[Marxism] Have the Syrian Kurds Committed War Crimes?

Nick Fredman nick.j.fredman at gmail.com
Fri Feb 10 18:21:54 MST 2017

I've not got time to take up everything in this long article in detail but

* The uncritical relaying of a truther-like conspiracy theory peddled by a
former regime judge that the ISIS assault on Kobane was fake news;

* The uncritical relaying of a conspiracy theory peddled by a regime
security operative, albeit in more creative detail than other versions of
the theory, that self-government in Rojava was a cosy arrangement secretly
worked out in early 2011. This theory and those of close PYD-regime
collaboration is widespread in different versions among both Assadists and
among those supportive of the Syrian rebels, including in the latter case
otherwise relatively sensible people like Joseph Daher in his recent
Jacobin article. But such theories ignore the fact that self-government
clearly dates from the violent seizure of power by Kurdish forces in July
2012, taking advantage of the crisis precipitated by the Damascus bombing
of a number of regime figures, and that subsequent administrative
arrangements are post-hoc adaptations to the politico-military balance of
forces that can and do break down regularly due to the incompatibility of
the aims of each side, as discussed for example in the report on this
academic discussion on the Rojava experience available at
BTW I think such arrangement haven't been unknown in rebel-held areas,
judging by a description in Jonathan Littell's Syrian notebooks of a
pharmacy in rebel-held Homs still receiving Health Ministry subsidised
medicine (I'm sure most health and other arrangements between the centre
and regions have collapsed or been denied in rebel held areas); also BTW
Daher's conspiracy theory of recent close collaboration that would lead to
a pay-off to the PYD-led movement was rather contradicted by the recent
complete rejection of any federalism by the regime (Daher was particularly
silly in seeing the dropping of the Kurdish word Rojava from the name of
the Northern Syrian Federation as proof of his theory, nonsensical given
that it was part of a stronger declaration of independence from the regime
and of a democratic alternative for all of Syria);

* The uncritical relaying of the views of the increasingly
military-authoritarian Turkish state and the billionaire ganster-run
northern Iraq quasi-state that they're innocent injured parties who've just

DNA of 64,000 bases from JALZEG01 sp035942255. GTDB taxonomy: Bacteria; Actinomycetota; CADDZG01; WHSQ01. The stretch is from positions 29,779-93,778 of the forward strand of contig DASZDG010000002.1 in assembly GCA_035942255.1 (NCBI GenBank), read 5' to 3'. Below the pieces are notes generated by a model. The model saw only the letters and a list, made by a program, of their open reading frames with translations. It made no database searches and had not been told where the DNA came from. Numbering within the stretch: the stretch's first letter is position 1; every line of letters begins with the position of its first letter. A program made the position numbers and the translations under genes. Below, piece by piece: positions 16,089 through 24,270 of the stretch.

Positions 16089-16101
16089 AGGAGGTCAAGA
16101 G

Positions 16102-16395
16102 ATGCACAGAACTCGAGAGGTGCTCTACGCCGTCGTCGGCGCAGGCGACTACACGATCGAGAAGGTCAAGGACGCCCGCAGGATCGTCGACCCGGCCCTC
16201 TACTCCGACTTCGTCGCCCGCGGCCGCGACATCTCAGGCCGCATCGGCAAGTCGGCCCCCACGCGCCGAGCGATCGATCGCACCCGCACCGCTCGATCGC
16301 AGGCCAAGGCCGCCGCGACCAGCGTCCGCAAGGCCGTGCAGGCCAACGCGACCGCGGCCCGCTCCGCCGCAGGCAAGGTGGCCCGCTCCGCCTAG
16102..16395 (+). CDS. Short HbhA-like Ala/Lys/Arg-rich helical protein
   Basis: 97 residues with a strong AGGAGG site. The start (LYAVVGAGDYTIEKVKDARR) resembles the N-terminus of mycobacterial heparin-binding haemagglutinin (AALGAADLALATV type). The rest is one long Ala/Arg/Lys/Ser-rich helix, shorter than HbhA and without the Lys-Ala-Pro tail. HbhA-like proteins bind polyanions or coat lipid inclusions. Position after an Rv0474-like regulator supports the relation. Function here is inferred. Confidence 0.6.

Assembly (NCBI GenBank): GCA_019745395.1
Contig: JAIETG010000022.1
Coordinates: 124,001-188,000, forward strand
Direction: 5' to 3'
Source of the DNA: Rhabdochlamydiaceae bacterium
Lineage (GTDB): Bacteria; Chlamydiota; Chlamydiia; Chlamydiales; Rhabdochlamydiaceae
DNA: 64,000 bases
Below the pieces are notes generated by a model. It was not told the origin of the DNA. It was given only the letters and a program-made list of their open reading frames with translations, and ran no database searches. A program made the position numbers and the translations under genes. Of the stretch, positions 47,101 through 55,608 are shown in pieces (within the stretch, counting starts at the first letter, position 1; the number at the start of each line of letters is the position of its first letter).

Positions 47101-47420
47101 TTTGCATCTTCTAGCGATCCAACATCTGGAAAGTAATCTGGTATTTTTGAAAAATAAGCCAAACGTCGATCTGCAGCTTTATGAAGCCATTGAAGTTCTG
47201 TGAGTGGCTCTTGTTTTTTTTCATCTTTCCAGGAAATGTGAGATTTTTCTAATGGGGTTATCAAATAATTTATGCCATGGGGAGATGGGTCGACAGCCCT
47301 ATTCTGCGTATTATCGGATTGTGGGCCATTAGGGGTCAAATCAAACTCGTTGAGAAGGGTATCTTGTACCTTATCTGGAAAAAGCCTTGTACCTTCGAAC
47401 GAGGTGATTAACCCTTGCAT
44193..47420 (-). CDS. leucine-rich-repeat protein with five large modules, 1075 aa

had to form a tight blockage around Rojava because the regime there is so
very bad;

* Regarding "ethnic cleansing" claims, the heavy use of satellite photos
which haven't been shown to prove anything except that buildings are
destroyed in war; the article claims that there's "lots and lots" of
example where the destruction post-dated fighting, but in the example it
gives, the dates between the photos includes periods of fighting; it should
be noted more often that the Syrian Observatory for Human Rights Rejected
these claims in 2015
as did a team from the Syrian National Coalition
and that a Human Rights Watch report had some negative things to say about
the Rojava regime in 2014 which may or may not have some validity but
didn't mention ethnic cleansing

* On ethnic cleansing and other issues, the author claims PYD figures just
brushed him off; he doesn't mention the PYD's detailed rebuttal of the
Amnesty International report on this, which surely he was referred to and
which he should have studied and cited in any case (I reckon from the way
he discusses the satellite photo issue probably saw it but dubiously
declines to cite it);

* The highly dubious assumptions about the motivations and views of Kurdish
and other refugees from the region; people of varied views flee war, as
shown by the somewhat surprising result in the often cited survey of Syrian
refugees that 40% supported the Assad regime
the claim that the main reason people are fleeing Rojava is conscription
and opposition to the system there is completely undercut by the
eye-witness reports of masses of people returning when fighting eases

Considering that, while I wouldn't discount authoritarian tendencies or
abuses by the PYD movement, if there's credible evidence of such, but I'd
say this report is only damning of the journalist's lack of balance,
objectivity and knowledge of the issues. By the rather sensationalist style
and dubious and unbalanced use of evidence I'd say he was determined to
justify his grant by finding a sensational story that bravely contradicted
received wisdom, so that's what he found.

On Thu, Feb 9, 2017 at 9:02 PM, Michael Karadjis via Marxism <
marxism at lists.csbs.utah.edu> wrote:

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> This report sounds pretty damning. Not sure how much I trust all the
> allegations of PYD-Iran collaboration, or especially of PYD-ISIS
> collaboration; and the claim that thousands of Kurds take refuge in Turkey
> to evade YPG conscription, rather than to avoid war, seems far-fetched (and
> in any case, not backed up in this article at least); but the large-scale
> abuses seem fairly well-documented.
> Have the Syrian Kurds Committed War Crimes?
> This special report, which also exposes their collusion with the Assad
> regime, undermines their claim to be leading a democratic, open society.
> By Roy Gutman
> https://www.thenation.com/article/have-the-syrian-kurds-comm
> itted-war-crimes/
> Yesterday 3:39 pm

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